Monday, June 15, 2009

Sascha Braunig

Sascha Braunig's "Photo Booth" project transgresses the defined boundaries of self-appearance and glossy print promotions by incorporating the nonsensical union of bedizen fashions with monster make-up and masks. A dynamic field of tension is the result of these "collaborative portraits" since they are at odds with the ordered world and aligned with it.

This trajectory of dismantling the wearily familiar into something stimulatingly different will be continued in her contribution to the Queue. In a harsh outline for the project entitled: "Solutions", Braunig plans to run an active portrait studio that will be flag-shipped by sculptural components of a female head and cosmetics to compliment it. Visitors can be photographed next this eyesore/photographer's prop on July 10th.

Phil Cote and Jonathan Santoro

Speak-easies are true freaks of history. Replacing the regulated sphere of law and self-representation followed by licensed liquor dispensaries with alternative distribution and marketing practices, these social-functional drinking establishments must live in the shadows and exclude themselves from conventional guidebooks. It is my feeling, however, that this disregard for fixed and rigid drinking laws mixed with an indifference towards accessibility could be interpreted as being a way to bridge patrons to a passage of time when we lived under the shadow of prohibitions wave of disturbance. This referential dimension to prohibition can only be completed through social and formal extrapolation, but when a patron steps into one of these establishments he/she is left with the feeling that a beastly form of abandon might possibly still exist.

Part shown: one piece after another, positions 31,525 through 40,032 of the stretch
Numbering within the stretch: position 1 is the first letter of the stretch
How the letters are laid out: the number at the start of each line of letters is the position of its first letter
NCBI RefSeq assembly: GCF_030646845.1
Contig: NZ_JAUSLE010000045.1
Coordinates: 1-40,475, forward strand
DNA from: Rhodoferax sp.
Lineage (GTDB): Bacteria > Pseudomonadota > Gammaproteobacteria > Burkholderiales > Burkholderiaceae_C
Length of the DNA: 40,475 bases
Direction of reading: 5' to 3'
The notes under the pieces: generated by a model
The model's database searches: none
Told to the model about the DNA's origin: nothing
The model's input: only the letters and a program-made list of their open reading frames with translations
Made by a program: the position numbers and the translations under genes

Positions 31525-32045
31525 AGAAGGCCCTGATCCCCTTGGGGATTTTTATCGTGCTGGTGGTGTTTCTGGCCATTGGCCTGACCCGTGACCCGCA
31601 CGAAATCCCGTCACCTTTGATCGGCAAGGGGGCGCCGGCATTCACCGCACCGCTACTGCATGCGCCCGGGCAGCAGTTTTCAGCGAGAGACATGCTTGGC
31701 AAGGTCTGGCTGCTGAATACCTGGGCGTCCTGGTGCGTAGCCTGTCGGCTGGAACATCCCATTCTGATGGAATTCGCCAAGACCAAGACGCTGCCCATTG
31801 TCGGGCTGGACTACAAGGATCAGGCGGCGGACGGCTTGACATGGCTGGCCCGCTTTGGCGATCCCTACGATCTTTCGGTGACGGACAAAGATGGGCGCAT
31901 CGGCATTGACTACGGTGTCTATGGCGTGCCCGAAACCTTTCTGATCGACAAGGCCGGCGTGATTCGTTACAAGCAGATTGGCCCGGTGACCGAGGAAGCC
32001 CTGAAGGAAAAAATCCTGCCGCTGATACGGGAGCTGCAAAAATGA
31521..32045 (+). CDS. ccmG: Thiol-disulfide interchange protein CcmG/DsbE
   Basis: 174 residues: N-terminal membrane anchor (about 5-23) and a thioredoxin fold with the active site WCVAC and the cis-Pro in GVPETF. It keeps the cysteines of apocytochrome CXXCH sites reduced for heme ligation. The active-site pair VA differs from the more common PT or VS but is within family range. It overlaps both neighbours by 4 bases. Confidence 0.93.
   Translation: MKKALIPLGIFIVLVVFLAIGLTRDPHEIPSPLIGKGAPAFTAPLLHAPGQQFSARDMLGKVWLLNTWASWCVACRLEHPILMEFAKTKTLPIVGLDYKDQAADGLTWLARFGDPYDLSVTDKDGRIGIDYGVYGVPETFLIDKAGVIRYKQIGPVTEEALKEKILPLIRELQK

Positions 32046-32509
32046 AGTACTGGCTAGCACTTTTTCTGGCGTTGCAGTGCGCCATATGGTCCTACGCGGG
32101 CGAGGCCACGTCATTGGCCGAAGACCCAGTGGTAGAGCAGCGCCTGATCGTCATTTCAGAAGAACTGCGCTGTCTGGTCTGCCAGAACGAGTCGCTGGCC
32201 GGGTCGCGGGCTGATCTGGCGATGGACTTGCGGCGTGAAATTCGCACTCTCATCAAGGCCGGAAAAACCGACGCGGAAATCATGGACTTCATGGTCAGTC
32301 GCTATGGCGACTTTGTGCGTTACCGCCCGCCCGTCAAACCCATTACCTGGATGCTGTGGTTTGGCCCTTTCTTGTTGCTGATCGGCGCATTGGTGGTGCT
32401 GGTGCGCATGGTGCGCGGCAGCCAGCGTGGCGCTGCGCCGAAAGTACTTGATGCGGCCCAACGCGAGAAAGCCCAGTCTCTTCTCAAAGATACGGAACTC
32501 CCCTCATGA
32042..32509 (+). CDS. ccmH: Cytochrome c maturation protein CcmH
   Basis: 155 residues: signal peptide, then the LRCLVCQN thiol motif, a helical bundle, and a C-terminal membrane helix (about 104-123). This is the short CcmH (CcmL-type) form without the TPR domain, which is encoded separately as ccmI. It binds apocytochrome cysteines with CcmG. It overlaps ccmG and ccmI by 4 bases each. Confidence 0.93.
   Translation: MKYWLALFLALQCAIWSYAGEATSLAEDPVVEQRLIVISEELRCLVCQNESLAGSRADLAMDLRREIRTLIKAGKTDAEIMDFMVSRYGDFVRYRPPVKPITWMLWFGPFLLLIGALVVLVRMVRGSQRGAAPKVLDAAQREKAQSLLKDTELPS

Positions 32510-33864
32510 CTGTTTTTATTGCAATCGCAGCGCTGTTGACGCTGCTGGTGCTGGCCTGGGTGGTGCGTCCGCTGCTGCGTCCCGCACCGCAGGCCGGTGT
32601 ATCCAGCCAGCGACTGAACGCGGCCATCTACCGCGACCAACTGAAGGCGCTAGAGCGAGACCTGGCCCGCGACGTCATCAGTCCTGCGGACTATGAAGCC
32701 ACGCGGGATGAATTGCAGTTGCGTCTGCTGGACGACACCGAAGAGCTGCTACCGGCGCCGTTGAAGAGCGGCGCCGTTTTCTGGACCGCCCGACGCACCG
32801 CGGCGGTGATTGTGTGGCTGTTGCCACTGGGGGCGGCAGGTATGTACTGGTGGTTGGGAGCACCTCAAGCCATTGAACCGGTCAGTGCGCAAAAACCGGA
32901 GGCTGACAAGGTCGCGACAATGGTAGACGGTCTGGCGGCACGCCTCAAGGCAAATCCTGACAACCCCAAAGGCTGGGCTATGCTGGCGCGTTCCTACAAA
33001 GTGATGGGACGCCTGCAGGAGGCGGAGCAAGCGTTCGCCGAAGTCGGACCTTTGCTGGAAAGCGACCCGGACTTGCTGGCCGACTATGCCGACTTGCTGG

"Casuals" is a functional bar that will inject the deception, delusion and identity formation of speak-easies into the art-center of P.I.F.A.S. To emulate these anachronistic zones of vice, blowhard performances will mix with theatrical static objects to make a belabored blend that will attempt to resemble a near cinematic experience. During operational hours, for example, performance artists/ actors will play their versions of lionized and voluble bartenders familiar to most. But unique elements will be added to this mainspring of life with the inclusion of collaborative works made Phil Cote and Jonathan Santoro.

Hovering between stage work and sculpture, these works will be functional and included in the resident studio at P.I.F.A.S throughout the month of July.

Alexandra Gorczynski

The fast-flickering imagery of Alexandra Gorczynski’s “Self Love’ leaves viewers in a veritable overdose of technically timed programming. When studied, however, the video’s true focal point is a highly organized non-verbal structure that discerningly signifies personal disintegration that is the result of harrowing change. This disinterest in verbal discourse and need for the classic dialectic between artist and interpretive community will be skillfully injected into Gorczynski’s project for the Queue. In her project: "Tattouille", she will temporarily leave behind the medium of video for the novelty art of temporary tattoos.These tattoos will be designed, printed and applied by the artist on the date of July 10th.

Jesse Greenberg

The posturing of the kiosk can be observed in Greenberg’s “Megabinxes,” which topically hem in its horizontal balconies and tacky lights to display relentlessly multiplied offerings called “Touchables.” These “Touchables” interestingly share an associative aspect with serial commodity objects, but lack the packaging in favor for hand-to-hand communication.

In a rough draft of the conceptual underpinnings for his contribution to The Queue, the artist plans to build an enclosed structure that will resemble a cave/hermitage where visitors can seek a minor form of privacy.

Lindsay A. Howard